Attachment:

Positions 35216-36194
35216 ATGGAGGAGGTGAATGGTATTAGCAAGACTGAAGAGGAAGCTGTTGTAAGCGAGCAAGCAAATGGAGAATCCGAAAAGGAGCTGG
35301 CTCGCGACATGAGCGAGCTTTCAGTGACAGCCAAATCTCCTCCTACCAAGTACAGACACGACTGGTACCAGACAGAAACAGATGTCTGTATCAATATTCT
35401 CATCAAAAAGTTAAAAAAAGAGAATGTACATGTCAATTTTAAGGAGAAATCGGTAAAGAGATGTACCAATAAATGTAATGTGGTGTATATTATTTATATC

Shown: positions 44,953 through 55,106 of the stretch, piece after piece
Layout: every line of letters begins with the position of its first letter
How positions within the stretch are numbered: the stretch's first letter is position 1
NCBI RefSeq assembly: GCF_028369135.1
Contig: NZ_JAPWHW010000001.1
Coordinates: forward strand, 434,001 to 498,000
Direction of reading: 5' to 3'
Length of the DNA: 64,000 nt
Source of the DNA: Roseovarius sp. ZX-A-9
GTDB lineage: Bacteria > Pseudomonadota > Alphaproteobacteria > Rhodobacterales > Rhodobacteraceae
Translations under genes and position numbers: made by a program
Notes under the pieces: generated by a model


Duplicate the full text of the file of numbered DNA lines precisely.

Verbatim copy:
Positions 35216-36194
35216 ATGGAGGAGGTGAATGGTATTAGCAAGACTGAAGAGGAAGCTGTTGTAAGCGAGCAAGCAAATGGAGAATCCGAAAAGGAGCTGG
35301 CTCGCGACATGAGCGAGCTTTCAGTGACAGCCAAATCTCCTCCTACCAAGTACAGACACGACTGGTACCAGACAGAAACAGATGTCTGTATCAATATTCT
35401 CATCAAAAAGTTAAAAAAAGAGAATGTACATGTCAATTTTAAGGAGAAATCGGTAAAGAGATGTACCAATAAATGTAATGTGGTGTATATTATTTATATC

Shown: positions 44,953 through 55,106 of the stretch, piece after piece
Layout: every line of letters begins with the position of its first letter
How positions within the stretch are numbered: the stretch's first letter is position 1
NCBI RefSeq assembly: GCF_028369135.1
Contig: NZ_JAPWHW010000001.1
Coordinates: forward strand, 434,001 to 498,000
Direction of reading: 5' to 3'
Length of the DNA: 64,000 nt
Source of the DNA: Roseovarius sp. ZX-A-9
GTDB lineage: Bacteria > Pseudomonadota > Alphaproteobacteria > Rhodobacterales > Rhodobacteraceae
Translations under genes and position numbers: made by a program
Notes under the pieces: generated by a model